Accessibility links

Breaking News

Friday - a Day of Prayer and Unity

The United States will hold a nationwide day of prayer and remembrance Friday in honor of those killed in Tuesday's terrorist attack. President Bush says all Americans should come together in the wake of the violence regardless of their religion.

The president and first lady will attend a memorial service at Washington's National Cathedral at Noon on Friday. White House officials say Mr. Bush will ask all Americans to spend their lunch hour in prayer for the country and those killed in the terrorist attacks.

Some Americans have responded by taking their anger out on Muslims in the United States. The windows of some mosques have been shot-up or smeared with graffiti. Some Muslim-Americans have received death threats and obscene phone calls. Muslim schools were closed in Detroit and Los Angeles with police stationed outside Islamic centers in Atlanta and Chicago.

Mr. Bush says he understands there is a quiet anger in America following the attacks, but that anger must not be turned against Arab-Americans. In a telephone call to the governor of New York and mayor of New York City, the president said America must stand united as one nation in the fight against terrorism.

"There are thousands of Arab-Americans who live in New York City who love their flag just as much as the three of us do, and we must be mindful that as we seek to win the war that we treat Arab-Americans and Muslims with the respect they deserve," said Mr. Bush. "I know that is your attitude as well. Certainly the attitude of this government, that we should not hold one who is a Muslim responsible for an act of terror."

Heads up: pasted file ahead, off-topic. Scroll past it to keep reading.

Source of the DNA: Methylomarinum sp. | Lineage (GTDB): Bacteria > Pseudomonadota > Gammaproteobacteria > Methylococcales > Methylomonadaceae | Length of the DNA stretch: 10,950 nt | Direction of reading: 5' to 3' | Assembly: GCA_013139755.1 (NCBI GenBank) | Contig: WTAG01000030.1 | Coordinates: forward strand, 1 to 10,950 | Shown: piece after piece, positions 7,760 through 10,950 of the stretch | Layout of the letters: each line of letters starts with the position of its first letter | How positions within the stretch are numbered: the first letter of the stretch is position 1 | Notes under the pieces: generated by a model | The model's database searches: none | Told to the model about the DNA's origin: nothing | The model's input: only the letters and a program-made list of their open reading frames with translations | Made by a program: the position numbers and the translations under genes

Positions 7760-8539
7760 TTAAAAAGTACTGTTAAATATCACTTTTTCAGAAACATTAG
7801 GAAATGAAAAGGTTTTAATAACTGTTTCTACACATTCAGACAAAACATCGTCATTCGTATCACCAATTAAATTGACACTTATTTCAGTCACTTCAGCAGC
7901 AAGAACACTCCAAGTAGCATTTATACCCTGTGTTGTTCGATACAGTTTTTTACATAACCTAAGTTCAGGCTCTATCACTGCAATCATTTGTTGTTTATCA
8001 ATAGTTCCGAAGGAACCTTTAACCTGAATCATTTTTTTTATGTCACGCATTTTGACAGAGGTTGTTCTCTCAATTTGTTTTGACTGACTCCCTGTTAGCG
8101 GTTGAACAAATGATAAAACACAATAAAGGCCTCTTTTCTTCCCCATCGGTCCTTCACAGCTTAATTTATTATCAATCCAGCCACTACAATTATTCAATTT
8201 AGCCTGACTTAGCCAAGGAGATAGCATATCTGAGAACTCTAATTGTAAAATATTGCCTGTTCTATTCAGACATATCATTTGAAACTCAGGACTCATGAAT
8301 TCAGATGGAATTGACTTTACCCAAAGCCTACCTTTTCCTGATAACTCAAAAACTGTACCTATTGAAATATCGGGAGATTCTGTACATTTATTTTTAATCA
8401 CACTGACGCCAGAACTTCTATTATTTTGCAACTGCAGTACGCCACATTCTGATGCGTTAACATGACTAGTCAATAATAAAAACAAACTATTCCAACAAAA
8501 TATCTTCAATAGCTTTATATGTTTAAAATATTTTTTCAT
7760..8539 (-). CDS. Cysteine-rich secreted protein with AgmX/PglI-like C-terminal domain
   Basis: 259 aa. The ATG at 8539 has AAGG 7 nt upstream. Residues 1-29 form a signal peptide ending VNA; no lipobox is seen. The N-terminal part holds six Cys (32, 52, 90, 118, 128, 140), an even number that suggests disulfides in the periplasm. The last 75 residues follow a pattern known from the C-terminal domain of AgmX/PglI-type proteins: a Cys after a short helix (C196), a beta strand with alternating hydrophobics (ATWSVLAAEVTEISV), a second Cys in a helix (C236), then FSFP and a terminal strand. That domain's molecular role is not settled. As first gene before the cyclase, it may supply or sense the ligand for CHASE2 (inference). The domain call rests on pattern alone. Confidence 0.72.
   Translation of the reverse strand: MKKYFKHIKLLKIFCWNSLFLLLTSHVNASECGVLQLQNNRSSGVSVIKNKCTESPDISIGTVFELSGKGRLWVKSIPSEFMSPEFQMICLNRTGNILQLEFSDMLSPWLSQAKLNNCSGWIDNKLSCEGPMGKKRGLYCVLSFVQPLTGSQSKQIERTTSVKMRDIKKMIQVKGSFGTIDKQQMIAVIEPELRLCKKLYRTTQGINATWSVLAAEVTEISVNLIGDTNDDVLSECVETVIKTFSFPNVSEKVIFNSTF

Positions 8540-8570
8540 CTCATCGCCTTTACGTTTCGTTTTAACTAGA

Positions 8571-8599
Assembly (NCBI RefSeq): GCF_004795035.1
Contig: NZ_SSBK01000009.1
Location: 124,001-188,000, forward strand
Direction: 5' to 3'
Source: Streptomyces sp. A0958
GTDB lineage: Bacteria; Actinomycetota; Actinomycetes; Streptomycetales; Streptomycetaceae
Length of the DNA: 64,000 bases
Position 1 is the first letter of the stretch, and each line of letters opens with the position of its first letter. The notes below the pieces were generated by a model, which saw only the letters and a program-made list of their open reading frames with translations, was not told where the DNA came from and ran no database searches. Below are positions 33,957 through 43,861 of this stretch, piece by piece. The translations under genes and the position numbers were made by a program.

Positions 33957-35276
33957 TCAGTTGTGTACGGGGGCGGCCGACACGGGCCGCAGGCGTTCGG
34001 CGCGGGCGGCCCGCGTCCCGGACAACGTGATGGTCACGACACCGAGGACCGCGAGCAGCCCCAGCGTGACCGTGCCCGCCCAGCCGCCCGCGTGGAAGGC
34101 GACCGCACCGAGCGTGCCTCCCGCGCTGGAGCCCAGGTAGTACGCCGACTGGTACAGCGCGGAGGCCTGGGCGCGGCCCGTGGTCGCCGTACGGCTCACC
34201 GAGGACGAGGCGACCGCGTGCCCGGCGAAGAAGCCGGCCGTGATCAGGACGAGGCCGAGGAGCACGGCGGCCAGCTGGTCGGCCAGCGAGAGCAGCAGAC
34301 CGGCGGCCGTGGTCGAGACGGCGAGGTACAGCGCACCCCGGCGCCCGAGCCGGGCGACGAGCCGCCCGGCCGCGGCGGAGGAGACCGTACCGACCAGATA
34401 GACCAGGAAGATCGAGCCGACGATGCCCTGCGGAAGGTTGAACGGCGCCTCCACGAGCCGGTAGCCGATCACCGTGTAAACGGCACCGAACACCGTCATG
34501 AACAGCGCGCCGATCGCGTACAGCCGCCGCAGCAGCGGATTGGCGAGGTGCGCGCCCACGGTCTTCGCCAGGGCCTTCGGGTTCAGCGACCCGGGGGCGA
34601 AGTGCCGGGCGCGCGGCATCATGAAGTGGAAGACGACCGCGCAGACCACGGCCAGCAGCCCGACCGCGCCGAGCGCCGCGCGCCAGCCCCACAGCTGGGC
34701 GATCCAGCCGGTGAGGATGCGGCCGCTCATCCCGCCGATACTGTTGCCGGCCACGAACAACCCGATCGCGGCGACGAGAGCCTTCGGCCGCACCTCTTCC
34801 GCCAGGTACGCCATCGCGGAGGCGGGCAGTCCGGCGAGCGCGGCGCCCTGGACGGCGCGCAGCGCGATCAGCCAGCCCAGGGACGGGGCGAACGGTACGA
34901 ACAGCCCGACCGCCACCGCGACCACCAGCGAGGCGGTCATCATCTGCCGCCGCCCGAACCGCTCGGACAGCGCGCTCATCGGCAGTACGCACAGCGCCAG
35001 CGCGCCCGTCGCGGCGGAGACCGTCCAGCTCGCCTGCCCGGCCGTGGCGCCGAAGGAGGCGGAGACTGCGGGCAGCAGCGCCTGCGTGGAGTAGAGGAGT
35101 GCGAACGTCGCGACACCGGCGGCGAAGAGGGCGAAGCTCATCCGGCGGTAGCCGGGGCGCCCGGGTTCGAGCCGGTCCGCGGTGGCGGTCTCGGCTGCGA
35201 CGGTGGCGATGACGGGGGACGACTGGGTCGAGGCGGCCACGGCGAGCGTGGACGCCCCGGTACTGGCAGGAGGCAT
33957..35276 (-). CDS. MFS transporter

Announcing Friday's day of prayer and remembrance, White House officials were careful to include Muslims in the appeal, saying people should go to their church, synagogue, or mosque to pray for the victims of the attack.

Connecticut Senator Joseph Lieberman says the President raised the issue of Anti-Islamic sentiment in a White House meeting Thursday. Senator Lieberman says everyone in Congress is determined that these terrorist attacks will not divide the country. "We cannot let this terrorist attack against America divide us from those millions of our fellow American citizens who are Arab or Muslim" he added. "We are together. The few who are responsible for the atrocities that occurred on Tuesday will be punished and so will all who supported them. But Americans are united as never before, and that includes our fellow Arab-American and Muslim-American citizens."

The president is expected to continue his call for religious tolerance in his prayer session Friday. He then leaves for New York to visit the wreckage of the World Trade Center.